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It’s Time to FEED Those Bees!!!

Winter is coming.

Yes, we know, it happens every year.

We all know what that means, the bees are making their final preparations for winter and you should be, too. They are currently occupied finding and storing every last scrap of food they can find. This is sometimes easier said than done, as late blooming plants are far less plentiful than the blooms of summer.

We thought you might enjoy a little pictoral tutorial on how we prepare our bee syrup (because, yes, Sandy, our alchemist, loves to cook out of large pots and take pictures).Beepods Winter Syrup

Fall syrup is thicker, so it resembles honey and bees tend to store it for winter. Athough we don’t harvest honey from our Beepods in the fall, we do like to supplement their food so they can make it through the winter a with a little less stress. One gallon of heavy syrup (2:1) may increase colony reserves by about 7 pounds.

It is important to use just plain white granulated sugar, not brown sugar, molasses, sorghum, or fruit juices as these all have impurities that could cause dysentery in bees. Confectioner’s sugar has cornstarch in it, which is also not good. I’ve found some older recipes that use of cream of tartar to keep fall syrup from crystallizing, but most people don’t do this anymore because it, too, could be bad for the bees. Bee dysentery is not a disease caused by a pathogen but a condition caused by poor quality food. It appears as spots of feces around the hive entrance, or inside the hive, and is easily confused with Nosema, which is caused by a pathogen.
Where you source your white sugar doesn’t really matter. We generally look for sugar labeled as cane, but beet sugar has the same molecular structure as cane sugar. Refined table sugar (sucrose) is a disaccharide derived from glucose and fructose, and has the molecular formula C12H22O11.

This year I purchased sugar from a couple different places. Notice how only one clearly states its cane sugar:

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There are few things we can add to our syrup to make it easier on the bees’ digestive systems and a bit more nutritious. With all of this in mind we’d like to share a recipe for sugar syrup that we use for our honey hives.  Now, we tend to make large batches, but don’t worry, we’ve attached a calculator and a recipe for a scaled down version of what we produce. We’ve also attached a link to a very good Mother Earth recipe. Similar, but not the same. There are many varying recipes. And there is a product called Honey B Healthy that you can use instead of the Beepods lemongrass/vinegar/salt mixture.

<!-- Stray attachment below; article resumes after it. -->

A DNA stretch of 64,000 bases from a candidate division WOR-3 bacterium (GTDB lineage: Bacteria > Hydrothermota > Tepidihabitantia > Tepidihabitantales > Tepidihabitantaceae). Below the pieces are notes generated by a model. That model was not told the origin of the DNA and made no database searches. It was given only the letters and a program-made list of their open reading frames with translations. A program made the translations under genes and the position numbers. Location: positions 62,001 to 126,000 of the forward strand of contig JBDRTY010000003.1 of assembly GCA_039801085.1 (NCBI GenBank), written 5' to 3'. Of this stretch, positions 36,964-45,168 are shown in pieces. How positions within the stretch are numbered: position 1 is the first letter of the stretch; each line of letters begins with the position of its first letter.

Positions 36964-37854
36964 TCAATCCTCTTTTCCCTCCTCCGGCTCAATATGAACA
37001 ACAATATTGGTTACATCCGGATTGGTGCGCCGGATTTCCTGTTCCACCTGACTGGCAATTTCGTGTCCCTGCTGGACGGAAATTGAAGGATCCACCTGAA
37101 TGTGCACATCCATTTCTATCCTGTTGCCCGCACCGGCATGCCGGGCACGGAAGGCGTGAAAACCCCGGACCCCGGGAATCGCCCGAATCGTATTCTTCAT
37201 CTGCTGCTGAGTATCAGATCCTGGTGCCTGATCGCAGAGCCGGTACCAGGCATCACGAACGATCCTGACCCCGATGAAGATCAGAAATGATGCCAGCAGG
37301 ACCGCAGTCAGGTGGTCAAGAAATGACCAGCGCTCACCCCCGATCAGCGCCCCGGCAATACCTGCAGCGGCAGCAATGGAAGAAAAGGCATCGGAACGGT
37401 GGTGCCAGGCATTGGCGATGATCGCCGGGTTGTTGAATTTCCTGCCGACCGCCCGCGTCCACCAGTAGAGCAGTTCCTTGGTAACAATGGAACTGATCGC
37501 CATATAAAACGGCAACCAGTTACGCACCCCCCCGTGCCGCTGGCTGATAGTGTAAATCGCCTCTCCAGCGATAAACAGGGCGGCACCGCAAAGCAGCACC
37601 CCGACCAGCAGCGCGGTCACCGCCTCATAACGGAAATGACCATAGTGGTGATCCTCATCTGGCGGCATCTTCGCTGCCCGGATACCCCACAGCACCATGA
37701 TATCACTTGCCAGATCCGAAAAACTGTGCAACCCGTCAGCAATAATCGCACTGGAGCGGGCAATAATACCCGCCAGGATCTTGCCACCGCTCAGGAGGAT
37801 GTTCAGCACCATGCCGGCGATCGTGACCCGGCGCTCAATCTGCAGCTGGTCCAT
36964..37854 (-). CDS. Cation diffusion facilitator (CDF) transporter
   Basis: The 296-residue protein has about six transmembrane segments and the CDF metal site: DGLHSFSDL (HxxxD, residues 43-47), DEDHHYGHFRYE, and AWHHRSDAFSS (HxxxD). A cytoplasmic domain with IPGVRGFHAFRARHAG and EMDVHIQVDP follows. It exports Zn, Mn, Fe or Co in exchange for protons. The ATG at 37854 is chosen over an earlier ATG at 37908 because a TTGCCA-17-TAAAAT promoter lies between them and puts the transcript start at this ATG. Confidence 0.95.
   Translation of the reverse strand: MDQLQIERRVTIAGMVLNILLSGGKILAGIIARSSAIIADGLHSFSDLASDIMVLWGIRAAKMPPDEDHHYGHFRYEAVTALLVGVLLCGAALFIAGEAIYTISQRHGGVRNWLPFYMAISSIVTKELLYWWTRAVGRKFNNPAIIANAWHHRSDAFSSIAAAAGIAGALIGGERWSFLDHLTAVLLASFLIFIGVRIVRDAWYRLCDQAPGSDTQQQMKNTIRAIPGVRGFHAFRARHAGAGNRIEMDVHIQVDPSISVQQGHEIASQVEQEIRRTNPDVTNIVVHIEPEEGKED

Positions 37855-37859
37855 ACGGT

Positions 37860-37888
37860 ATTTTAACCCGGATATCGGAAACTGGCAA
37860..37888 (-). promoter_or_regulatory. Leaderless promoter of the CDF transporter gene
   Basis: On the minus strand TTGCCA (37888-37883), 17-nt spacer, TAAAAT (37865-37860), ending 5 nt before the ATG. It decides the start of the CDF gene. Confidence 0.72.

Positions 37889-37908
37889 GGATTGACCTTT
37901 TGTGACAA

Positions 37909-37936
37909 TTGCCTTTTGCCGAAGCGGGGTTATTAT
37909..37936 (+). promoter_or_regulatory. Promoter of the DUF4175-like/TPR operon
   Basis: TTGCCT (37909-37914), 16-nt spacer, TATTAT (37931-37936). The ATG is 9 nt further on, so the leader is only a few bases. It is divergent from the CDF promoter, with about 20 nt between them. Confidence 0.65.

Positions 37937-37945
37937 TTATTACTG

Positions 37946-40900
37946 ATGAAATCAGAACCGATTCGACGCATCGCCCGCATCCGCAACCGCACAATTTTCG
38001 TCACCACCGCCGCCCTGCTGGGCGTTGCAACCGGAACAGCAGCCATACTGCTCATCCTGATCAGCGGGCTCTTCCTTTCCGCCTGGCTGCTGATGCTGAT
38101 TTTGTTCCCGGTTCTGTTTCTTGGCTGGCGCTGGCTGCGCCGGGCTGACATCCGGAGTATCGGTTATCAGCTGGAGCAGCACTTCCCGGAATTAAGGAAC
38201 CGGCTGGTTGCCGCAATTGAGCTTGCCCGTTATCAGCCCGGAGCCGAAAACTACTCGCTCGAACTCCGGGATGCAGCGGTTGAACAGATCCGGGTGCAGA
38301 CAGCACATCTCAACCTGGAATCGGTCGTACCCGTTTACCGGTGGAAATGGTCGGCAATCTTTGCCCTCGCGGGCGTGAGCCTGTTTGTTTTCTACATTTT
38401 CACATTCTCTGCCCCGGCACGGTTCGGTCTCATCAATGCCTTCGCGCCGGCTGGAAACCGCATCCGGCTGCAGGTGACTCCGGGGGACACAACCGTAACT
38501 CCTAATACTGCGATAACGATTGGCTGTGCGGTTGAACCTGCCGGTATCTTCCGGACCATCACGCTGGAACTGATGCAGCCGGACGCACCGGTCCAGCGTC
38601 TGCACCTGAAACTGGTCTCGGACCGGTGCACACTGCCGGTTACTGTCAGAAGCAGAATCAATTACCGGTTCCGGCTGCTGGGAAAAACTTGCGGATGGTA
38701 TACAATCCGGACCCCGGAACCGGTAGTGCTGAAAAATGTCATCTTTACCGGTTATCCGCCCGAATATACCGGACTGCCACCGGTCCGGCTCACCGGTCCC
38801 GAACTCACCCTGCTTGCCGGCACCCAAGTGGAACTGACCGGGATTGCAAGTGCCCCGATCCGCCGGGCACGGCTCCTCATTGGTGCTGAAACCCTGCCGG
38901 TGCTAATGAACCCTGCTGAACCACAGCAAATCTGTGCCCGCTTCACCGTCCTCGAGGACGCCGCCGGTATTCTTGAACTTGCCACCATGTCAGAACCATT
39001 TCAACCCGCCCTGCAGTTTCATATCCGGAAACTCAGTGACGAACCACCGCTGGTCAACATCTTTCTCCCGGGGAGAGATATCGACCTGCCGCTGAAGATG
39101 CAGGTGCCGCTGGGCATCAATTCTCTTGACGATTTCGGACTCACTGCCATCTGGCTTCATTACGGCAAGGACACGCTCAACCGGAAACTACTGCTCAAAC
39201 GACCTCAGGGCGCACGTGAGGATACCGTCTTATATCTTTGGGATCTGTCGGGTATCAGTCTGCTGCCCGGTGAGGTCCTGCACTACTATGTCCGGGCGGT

Start with a big pot (or two!) Heat JUST under 5 cups of water (4.864 cups if you want to be exact, but you’ll be just fine to round up to 5 cups).

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Do not boil!!

Add 5 lbs of sugar and mix to dissolve.  After the sugar has dissolved (by mixing mixing mixing!), you can add 2.5 tsp of apple cider vinegar, a half teaspoon of salt and .5 ml of lemongrass essential oil.

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looks yummy, doesn’t it?

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well, it smells HEAVENLY!!!!!

Give your mixture some time to cool down to room temp before you jar it up in your mason jars. (Remember those? They came with your Beepod!!).

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Before you install it upside down in your Beepod, you will want to invert it over the grass, so it can equalize a bit and stop dripping. Nobody needs a messy hive! Next, mark the liquid level with a sharpie and make sure the mark is facing a window. Then you can do quick checks through the window to see how fast they are consuming the syrup.

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Beepods Fall Feeding Syrup

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5 cups water, heated
5 lbs sugar
2.5 tsp apple cider vinegar
½ tsp salt
½ ml pure lemongrass essential oil

Heat water till just under boiling, then add sugar and stir to dissolve. Once sugar is fully incorporated, you can add the remaining ingredients and leave to let cool before transferring to your feeder jars.

https://www.motherearthnews.com/homesteading-and-livestock/sugar-syrup-recipe-for-feeding-bees-zbcz1403.aspx

This is a handy-dandy syrup calculator I highly recommend using:

SyrupMixingCalculator

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